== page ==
The central part of the library is the Dataset class, which represents a dataset and allows to iterate over its elements. DatasetItem , an element of a dataset, represents a single dataset entry with annotations - an image, video sequence, audio track etc. It can contain only annotated data or meta information, only annotations, or all of this.

Basic library usage and data flow:

Extractors -> Dataset -> Converter
          Quality Checking
  1. Data is read (or produced) by one or many Extractor s and merged into a Dataset

  2. The dataset is processed in some way

  3. The dataset is saved with a Converter

Datumaro has a number of dataset and annotation features:

  • iteration over dataset elements

  • filtering of datasets and annotations by a custom criteria

  • working with subsets (e.g. train , val , test )

  • computing of dataset statistics

  • comparison and merging of datasets

  • various annotation operations

from datumaro import Bbox, Polygon, Dataset, DatasetItem

# Import and export a dataset
dataset = Dataset.import_from('src/dir', 'voc')
dataset.export('dst/dir', 'coco')

# Create a dataset, convert polygons to masks, save in PASCAL VOC format
dataset = Dataset.from_iterable([
  DatasetItem(id='image1', annotations=[
    Bbox(x=1, y=2, w=3, h=4, label=1),
    Polygon([1, 2, 3, 2, 4, 4], label=2, attributes={'occluded': True}),
], categories=['cat', 'dog', 'person'])
dataset.export('dst/dir', 'voc')

The Dataset class#

The Dataset class from the datumaro.components.dataset module represents a dataset, consisting of multiple DatasetItem s. Annotations are represented by members of the datumaro.components.extractor module, such as Label , Mask or Polygon. A dataset can contain items from one or multiple subsets (e.g. train , test , val etc.), the list of dataset subsets is available in dataset.subsets().

A DatasetItem is an element of a dataset. Its id is the name of the corresponding image, video frame, or other media being annotated. An item can have some attributes , associated media info and annotations.

Datasets typically have annotations, and these annotations can require additional information to be interpreted correctly. For instance, it can be class names, class hierarchy, keypoint connections, class colors for masks, class attributes. Such information is stored in dataset.categories(), which is a mapping from AnnotationType to a corresponding …Categories class. Each annotation type can have its Categories. Typically, there will be at least LabelCategories ; if there are instance masks, the dataset will contain MaskCategories etc. The “main” type of categories is LabelCategories - annotations and other categories use label indices from this object.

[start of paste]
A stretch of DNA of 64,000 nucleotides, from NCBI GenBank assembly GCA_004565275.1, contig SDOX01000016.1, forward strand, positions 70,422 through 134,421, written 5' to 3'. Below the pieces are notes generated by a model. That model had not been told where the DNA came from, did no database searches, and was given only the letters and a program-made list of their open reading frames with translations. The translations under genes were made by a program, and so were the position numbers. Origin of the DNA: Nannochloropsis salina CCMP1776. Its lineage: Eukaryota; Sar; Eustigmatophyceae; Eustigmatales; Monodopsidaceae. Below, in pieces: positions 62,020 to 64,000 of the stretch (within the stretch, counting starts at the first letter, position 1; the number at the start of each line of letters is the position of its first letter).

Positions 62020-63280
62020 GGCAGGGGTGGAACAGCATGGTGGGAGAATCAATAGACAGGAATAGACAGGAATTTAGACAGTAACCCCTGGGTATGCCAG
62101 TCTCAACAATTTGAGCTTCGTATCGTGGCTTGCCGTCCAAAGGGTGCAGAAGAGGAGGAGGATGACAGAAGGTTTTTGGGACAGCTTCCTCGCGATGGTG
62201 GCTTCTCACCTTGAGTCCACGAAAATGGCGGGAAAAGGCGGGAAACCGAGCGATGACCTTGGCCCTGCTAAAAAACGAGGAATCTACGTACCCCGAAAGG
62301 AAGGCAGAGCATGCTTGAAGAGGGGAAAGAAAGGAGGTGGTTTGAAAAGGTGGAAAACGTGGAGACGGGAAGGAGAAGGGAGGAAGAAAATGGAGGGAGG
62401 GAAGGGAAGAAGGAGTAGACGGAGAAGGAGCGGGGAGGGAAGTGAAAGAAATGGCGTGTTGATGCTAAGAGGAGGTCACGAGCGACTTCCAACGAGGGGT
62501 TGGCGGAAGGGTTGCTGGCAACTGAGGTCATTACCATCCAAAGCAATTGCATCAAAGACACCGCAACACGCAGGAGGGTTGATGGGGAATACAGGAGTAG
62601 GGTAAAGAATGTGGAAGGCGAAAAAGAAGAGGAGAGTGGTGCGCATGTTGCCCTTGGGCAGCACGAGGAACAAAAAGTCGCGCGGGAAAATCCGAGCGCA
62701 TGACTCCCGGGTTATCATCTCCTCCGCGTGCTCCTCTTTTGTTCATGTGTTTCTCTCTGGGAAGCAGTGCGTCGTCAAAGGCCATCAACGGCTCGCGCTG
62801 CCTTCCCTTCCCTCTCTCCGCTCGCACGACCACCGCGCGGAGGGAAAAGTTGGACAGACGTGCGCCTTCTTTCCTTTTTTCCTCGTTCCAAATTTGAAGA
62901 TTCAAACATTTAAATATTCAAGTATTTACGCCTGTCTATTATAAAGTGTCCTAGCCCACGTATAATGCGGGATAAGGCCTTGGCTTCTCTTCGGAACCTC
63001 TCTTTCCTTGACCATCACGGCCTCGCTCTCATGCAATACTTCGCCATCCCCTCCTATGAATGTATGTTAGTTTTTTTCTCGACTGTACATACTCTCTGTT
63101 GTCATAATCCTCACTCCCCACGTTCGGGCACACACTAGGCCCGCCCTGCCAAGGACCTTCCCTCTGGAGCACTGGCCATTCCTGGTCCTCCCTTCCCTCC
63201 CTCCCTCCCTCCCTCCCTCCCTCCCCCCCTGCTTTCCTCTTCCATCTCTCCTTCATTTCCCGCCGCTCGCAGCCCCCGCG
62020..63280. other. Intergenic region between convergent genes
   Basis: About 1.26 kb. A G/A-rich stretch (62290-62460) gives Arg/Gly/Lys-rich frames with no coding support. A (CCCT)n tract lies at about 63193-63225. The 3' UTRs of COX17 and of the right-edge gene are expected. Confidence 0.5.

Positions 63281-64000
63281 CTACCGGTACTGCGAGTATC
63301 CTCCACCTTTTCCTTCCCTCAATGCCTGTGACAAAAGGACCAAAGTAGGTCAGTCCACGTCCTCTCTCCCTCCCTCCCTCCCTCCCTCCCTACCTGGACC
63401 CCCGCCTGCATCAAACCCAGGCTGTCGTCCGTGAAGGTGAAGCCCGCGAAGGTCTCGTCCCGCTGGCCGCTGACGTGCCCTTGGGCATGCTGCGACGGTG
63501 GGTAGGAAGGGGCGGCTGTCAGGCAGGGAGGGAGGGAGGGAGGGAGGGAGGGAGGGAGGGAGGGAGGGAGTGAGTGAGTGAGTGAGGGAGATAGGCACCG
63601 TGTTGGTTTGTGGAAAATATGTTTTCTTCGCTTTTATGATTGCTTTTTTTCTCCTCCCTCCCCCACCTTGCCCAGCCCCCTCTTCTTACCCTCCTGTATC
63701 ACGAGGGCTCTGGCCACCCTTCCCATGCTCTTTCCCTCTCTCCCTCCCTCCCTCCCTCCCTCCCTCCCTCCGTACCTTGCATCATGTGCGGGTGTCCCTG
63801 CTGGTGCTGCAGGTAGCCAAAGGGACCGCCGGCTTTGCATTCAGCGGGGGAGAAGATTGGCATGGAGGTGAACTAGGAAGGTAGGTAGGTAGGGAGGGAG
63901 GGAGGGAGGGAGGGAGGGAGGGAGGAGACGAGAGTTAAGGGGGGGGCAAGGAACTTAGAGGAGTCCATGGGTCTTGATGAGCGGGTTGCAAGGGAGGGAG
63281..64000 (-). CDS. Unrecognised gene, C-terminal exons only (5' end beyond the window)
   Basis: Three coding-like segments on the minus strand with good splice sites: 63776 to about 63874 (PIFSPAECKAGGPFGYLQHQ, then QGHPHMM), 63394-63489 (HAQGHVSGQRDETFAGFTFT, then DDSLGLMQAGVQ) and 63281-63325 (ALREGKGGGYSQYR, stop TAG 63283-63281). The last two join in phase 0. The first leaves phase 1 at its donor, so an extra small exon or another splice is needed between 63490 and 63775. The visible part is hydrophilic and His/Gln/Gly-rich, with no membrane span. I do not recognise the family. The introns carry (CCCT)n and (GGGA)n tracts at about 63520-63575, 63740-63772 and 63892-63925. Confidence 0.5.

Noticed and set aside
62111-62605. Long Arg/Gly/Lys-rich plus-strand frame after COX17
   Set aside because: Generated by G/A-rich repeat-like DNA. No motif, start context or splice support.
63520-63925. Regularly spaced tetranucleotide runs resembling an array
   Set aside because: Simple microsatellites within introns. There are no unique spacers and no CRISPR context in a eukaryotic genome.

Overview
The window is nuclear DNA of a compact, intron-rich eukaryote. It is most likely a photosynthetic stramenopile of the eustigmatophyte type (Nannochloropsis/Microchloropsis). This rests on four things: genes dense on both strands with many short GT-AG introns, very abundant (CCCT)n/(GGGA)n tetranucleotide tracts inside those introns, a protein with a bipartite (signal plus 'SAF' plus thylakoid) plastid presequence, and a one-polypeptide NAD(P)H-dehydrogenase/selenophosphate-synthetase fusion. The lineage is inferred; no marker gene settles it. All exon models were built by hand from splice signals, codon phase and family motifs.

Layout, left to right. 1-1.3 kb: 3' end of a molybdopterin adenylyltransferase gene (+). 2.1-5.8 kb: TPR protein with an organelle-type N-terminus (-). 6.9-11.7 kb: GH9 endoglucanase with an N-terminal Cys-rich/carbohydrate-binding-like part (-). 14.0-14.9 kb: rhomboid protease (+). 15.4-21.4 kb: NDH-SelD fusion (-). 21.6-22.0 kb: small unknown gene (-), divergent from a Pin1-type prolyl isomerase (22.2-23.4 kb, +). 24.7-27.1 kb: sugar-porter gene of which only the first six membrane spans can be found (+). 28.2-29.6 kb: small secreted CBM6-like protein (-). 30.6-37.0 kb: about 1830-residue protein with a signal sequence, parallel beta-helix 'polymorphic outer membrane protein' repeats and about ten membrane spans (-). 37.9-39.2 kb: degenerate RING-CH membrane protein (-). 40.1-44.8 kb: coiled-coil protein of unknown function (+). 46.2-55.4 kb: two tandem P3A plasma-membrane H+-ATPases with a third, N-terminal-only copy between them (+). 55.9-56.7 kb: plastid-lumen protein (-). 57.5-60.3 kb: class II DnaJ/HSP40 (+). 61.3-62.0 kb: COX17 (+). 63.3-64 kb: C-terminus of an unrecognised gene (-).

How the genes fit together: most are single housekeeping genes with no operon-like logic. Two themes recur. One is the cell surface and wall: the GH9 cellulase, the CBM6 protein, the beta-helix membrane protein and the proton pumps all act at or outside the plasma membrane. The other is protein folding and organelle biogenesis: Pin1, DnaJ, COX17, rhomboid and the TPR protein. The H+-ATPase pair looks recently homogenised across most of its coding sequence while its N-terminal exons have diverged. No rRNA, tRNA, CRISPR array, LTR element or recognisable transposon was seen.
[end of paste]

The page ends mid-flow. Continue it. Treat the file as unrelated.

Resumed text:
The main operation for a dataset is iteration over its elements ( DatasetItem s). An item corresponds to a single image, a video sequence, etc. There are also many other operations available, such as filtration ( ), transformation (dataset.transform()), exporting ( dataset.export() ) and others. A Dataset is an Iterable and Extractor by itself.

A Dataset can be created from scratch by its class constructor. Categories can be set immediately or later with the define_categories() method, but only once. You can create a dataset filled with initial DatasetItem s with Dataset.from_iterable(). If you need to create a dataset from one or many other extractors (or datasets), it can be done with Dataset.from_extractors().

If a dataset is created from multiple extractors with Dataset.from_extractors() , the source datasets will be joined , so their categories must match. If datasets have mismatching categories, use the more complex IntersectMerge class from datumaro.components.operations , which will merge all the labels and remap the shifted indices in annotations.

A Dataset can be loaded from an existing dataset on disk with Dataset.import_from() (for arbitrary formats) and Dataset.load() (for the Datumaro data format).

By default, Dataset works lazily, which means all the operations requiring iteration over inputs will be deferred as much as possible. If you don’t want such behavior, use the init_cache() method or wrap the code in eager_mode (from datumaro.components.dataset ), which will load all the annotations into memory. The media won’t be loaded unless the data is required, because it can quickly waste all the available memory. You can check if the dataset is cached with the is_cache_initialized attribute.

Once created, a dataset can be modified in batch mode with transforms or directly with the put() and remove() methods. Dataset instances record information about changes done, which can be obtained by get_patch(). The patch information is used automatically on saving and exporting to reduce the amount of disk writes. Changes can be flushed with flush_changes().

from datumaro import Bbox, Label, Polygon, Dataset, DatasetItem

# create a dataset directly from items
dataset1 = Dataset.from_iterable([
    DatasetItem(id='image1', annotations=[